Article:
Known to the children as inkima, the endangered Golden Monkey is still found in Rwanda’s national parks especially right here at Volcanoes National Park. When asked about monkey folklore, the children gave the team and me a good laugh by sharing the story of how pregnant women in Rwanda refrain from laughing at golden monkeys fearing to give birth to a baby with a face similar to a golden monkey’s.
Golden Monkeys 1, drawings by AoC students.
The children also relate that when they collect firewood they see Golden Monkeys leaping from tree to tree. They say this is lots of fun. Our talk then turns toward this primate’s current population status, characteristics, recognition, distribution, habitat, and behavior. Many visuals and masks are passed around the classroom.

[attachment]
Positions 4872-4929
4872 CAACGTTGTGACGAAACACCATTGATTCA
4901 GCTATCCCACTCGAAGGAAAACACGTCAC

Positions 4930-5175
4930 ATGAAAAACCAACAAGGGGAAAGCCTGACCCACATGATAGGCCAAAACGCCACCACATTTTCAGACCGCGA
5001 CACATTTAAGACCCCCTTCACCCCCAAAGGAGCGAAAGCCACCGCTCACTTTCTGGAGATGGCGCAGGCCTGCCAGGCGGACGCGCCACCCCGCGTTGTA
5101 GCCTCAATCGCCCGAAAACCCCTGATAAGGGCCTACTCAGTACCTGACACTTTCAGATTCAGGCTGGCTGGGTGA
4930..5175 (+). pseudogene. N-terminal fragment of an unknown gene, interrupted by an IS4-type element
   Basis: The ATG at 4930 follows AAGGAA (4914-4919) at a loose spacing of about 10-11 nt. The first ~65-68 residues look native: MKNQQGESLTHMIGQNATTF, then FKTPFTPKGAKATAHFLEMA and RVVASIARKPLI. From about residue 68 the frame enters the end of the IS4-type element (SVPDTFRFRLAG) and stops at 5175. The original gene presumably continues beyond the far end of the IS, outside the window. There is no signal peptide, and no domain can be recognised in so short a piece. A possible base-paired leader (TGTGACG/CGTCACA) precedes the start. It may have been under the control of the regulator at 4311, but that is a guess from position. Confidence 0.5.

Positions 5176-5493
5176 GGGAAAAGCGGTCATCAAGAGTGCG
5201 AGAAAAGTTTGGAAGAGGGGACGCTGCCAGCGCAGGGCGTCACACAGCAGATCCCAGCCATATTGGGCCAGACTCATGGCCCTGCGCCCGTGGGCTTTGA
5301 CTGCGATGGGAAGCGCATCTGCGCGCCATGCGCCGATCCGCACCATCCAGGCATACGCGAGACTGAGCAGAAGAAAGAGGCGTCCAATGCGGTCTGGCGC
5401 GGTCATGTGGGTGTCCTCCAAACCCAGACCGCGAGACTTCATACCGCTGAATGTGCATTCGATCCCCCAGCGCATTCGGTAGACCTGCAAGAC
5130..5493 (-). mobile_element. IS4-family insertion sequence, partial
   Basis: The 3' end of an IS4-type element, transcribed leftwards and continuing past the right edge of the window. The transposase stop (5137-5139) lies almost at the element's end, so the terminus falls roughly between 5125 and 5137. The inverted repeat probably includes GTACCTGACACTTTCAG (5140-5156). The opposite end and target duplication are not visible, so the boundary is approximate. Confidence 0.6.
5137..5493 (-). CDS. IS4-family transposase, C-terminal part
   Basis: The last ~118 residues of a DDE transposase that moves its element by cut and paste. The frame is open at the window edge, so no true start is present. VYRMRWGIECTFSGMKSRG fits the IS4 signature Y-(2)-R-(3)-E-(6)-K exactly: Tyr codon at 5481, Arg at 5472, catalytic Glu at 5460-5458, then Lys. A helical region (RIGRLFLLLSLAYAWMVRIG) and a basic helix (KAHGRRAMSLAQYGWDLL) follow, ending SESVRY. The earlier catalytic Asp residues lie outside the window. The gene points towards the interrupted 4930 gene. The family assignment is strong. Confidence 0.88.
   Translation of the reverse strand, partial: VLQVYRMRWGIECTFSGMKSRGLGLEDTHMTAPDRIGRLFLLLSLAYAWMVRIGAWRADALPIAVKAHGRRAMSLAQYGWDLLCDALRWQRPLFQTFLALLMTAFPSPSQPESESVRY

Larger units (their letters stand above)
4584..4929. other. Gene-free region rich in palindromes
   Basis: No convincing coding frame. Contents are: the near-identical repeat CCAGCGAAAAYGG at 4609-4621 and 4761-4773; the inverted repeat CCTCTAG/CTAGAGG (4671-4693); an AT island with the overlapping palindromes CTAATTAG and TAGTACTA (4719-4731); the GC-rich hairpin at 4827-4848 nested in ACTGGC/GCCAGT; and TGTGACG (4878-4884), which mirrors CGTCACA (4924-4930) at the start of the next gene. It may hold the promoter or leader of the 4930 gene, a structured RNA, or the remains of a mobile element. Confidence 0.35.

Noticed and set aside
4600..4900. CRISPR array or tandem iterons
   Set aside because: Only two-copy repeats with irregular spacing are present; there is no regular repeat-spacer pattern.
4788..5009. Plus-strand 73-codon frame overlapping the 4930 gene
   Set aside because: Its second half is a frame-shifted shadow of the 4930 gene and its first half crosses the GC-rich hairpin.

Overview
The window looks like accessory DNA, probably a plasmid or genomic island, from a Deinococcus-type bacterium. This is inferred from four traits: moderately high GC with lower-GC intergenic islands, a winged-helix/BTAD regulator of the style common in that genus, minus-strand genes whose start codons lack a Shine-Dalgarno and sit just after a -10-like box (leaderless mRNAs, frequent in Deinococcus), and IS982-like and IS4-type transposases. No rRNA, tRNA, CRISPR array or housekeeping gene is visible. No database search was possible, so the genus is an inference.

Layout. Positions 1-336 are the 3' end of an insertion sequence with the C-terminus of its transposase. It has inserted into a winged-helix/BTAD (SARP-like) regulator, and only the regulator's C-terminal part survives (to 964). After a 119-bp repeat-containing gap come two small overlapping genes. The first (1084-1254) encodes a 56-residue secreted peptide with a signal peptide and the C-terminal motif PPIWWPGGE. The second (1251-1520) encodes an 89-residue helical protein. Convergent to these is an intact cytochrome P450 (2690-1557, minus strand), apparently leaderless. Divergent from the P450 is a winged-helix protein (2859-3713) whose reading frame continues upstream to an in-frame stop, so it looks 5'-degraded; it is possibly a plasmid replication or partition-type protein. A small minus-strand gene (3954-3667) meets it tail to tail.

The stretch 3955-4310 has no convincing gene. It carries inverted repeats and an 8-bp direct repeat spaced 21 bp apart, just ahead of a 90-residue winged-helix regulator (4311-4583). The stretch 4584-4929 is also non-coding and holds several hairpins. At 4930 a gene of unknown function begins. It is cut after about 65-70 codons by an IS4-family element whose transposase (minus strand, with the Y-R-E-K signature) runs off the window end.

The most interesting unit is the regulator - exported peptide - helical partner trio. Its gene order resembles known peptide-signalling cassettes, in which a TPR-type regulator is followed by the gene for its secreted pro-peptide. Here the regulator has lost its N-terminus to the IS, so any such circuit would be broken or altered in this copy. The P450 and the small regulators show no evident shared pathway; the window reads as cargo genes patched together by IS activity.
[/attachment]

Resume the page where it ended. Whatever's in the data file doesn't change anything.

To draw a Golden Monkey one must really get into the feeling of being a Golden Monkey, or something like that!
We ask the children what they believe are the threats to Golden Monkeys and their habitat. Most of them agree that illegal activity in the forest such as cutting down bamboo and trees and setting snares are big problems for the monkeys. We add that people are putting great pressure on natural resources which forces natural spaces to disappear. Plus dog owners who let their animals roam freely at night surely allow them to enter the forest and hunt and why not a tasty little inkima as their next meal?
Golden Monkeys 2, drawings by AoC students.
Now the fun part, students are guided by Eric and Eusebe and make pictures of Golden Monkeys. Eric is shown above.
Golden Monkeys 3, drawings by AoC students.
Now that’s a lot of Golden Monkey! All created by Rwandan children between the ages of 10 to 15. These children are living right next to the park border and we are doing our best to educate them about the environment and nurture their compassion to protect it!
AoC student concentrating on his work.